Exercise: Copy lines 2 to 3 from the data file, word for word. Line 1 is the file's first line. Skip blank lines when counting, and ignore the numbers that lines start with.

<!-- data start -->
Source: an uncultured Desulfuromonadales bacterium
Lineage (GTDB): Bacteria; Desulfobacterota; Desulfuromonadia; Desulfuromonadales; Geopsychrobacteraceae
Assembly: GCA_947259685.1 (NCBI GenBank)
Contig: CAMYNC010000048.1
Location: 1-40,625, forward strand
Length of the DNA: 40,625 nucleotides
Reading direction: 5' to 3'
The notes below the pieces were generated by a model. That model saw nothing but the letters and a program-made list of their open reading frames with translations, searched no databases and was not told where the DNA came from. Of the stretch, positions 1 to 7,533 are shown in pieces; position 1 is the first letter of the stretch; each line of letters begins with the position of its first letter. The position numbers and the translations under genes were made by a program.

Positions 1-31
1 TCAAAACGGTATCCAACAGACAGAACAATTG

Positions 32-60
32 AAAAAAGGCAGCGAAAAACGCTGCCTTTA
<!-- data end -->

Lineage (GTDB): Bacteria; Desulfobacterota; Desulfuromonadia; Desulfuromonadales; Geopsychrobacteraceae
Assembly: GCA_947259685.1 (NCBI GenBank)